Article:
I may have noted in earlier posts that in Sri Lanka almost all legislation is ’emergency’ and announcements of change are usually ‘with immediate effect’ allowing neither time to plan the implementation nor to undertake due diligence i.e. to check whether this new regulation is consistent with all the other regulations already in force. A member of one of the Facebook groups Sally is on reported a few months back that the Sri Lankan government has banned single-use plastic. Another member commented: “Yes, for the fifth time. Notice any change yet?” Indeed. So we now read that palm oil imports are to be banned and all existing local palm oil plantations must be uprooted forthwith. Squeals of protest, and likely nothing much will happen as a result.

So it is with the ever-changing rules regarding foreign visitors. A tweak here, an (inconsistent) amendment there, endless questions on a bewildering range of online forums from from would-be tourists trying to ascertain whether it’s worth booking their flights yet. Here’s what I understand to be the present position (it will be different tomorrow so please don’t regard this as any kind of guidance). If you have been fully vaccinated at least two weeks before you arrive, and carry the documentation to prove it, you have to spend a night in a quarantine hotel near the airport and in the morning they will check your papers and release you to wherever you’ve chosen to stay. No need for a PCR test – though the day before yesterday you would have needed to have one. Quite why they can’t do this at the airport is not explained. But if you have kids aged under 12 and over 2 with you, they do need to take PCR tests so you can’t leave the quarantine hotel until their tests come back negative. Which could be another day or so, meaning you can’t make definite plans. If your kids are aged 12 and above they are counted as adults, so irrespective of whether you have been vaccinated, if they have not you all have to spend 14 days in one of the so-called ‘safe and secure’ hotels listed by the Tourism Development Authority before you can go to a place you actually want to stay in. As of course you would if you ourselves have not yet been fully vaccinated. Small wonder that so far only a trickle of people have responded to the attempt to welcome tourism back to Sri Lanka. Incidentally we did not go for ‘safe and secure’ status since the requirements include such pieces of complete daftness as (a) having a ‘Management Team’ and a ‘Rapid Response Team’ (response to what?) – we have a total staff of three, not easy to jump through that hoop – and (b) all staff required to wear uniforms at all times – it being, of course, established scientific fact that the wearing of casual clothes contributes to the risk of catching the virus.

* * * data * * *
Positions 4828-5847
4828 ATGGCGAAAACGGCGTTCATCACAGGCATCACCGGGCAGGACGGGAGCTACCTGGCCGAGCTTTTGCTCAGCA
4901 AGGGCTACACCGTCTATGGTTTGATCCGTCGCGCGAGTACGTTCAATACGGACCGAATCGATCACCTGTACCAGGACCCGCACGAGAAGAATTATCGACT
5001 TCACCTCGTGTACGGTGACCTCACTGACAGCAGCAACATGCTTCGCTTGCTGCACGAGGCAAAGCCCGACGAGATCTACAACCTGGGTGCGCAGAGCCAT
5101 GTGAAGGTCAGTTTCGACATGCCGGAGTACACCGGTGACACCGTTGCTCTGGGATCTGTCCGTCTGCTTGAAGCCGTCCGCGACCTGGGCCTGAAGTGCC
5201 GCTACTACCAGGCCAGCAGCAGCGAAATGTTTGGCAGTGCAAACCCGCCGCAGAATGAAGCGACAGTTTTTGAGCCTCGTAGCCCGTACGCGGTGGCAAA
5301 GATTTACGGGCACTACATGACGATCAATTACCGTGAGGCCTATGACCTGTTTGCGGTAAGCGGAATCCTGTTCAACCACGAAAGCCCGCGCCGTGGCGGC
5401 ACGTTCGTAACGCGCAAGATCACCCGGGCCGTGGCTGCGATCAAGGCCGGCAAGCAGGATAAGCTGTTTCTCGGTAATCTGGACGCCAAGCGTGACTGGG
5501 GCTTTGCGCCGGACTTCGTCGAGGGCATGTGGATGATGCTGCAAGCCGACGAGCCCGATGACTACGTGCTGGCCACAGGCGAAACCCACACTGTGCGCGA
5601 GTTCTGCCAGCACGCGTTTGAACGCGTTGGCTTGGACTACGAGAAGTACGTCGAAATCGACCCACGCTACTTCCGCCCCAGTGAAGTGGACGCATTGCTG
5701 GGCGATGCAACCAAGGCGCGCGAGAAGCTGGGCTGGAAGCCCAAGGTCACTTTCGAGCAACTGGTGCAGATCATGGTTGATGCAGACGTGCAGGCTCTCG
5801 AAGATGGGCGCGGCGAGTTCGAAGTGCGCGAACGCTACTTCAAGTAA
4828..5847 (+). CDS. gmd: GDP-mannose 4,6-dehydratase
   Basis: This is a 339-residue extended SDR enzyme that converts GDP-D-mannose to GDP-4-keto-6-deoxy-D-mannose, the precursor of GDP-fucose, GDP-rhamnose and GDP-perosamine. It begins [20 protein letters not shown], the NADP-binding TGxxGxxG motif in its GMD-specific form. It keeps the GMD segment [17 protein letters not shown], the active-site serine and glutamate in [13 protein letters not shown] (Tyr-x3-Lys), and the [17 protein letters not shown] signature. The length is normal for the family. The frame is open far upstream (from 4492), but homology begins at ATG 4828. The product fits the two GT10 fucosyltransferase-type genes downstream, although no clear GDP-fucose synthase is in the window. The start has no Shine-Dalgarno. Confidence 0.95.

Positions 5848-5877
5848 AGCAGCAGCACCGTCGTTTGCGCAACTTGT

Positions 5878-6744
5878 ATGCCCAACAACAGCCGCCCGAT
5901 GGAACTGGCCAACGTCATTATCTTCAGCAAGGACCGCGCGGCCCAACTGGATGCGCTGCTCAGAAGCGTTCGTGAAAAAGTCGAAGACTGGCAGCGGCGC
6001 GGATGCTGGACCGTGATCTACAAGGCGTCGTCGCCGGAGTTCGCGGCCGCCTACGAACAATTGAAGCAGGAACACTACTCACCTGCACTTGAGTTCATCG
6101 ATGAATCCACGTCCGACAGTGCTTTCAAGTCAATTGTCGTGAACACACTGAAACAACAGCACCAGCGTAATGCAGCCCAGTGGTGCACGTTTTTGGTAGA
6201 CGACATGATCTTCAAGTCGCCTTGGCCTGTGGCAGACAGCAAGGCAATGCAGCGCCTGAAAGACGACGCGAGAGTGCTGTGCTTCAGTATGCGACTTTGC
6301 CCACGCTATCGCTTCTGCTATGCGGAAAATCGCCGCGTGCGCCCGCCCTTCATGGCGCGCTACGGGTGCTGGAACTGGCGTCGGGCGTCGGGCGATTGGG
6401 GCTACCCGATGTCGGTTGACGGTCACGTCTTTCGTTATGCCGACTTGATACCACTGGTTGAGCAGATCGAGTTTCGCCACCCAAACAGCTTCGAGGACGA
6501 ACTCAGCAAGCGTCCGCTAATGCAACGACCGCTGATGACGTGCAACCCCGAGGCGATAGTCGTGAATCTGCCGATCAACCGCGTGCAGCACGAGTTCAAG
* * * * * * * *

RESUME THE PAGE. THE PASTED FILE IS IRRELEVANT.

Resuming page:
The only respect in which being back here is worse than being in the UK is the odd local requirement to wear masks outdoors as well as indoors (penalty – an on the spot fine of Rs5,000/- if the police spot you; a bit under £20). It’s definitely the 18th century miasma approach to infection which the local public health authorities subscribe to. And even if you disagree with my scepticism, you’d surely accept that a country where small children ride on motorbikes sandwiched between mum and dad, fully masked but without a crash helmet; where guys do arc-welding, masked and without goggles; climb trees with chainsaws slung over their shoulders, masked but without harness; or operate road drills masked but without ear defenders – that a country such as that is one which has its public health and safety priorities seriously out of kilter. Welcome to Sri Lanka, then.

At least I’m not a politician. This week’s Sri Lankan Sunday Times included a report that a prominent MP and former Prime Minister was “literally roasted” by his party colleagues at a meeting. The report does not say whether they then ate him or fed him to the dogs. Or whether the chosen method was spit- or oven-based. Sloppy journalism, I say.

Clove hitches

The worst deal in history involving cloves was undoubtedly when the Dutch exchanged a small settlement called New Amsterdam on the eastern seaboard of America for the British-owned island of Surinam, in order to access its spices, especially cloves. But we may have just experienced the second worst.


The weigh-in
The weigh-in

Picker in treeSpot the picker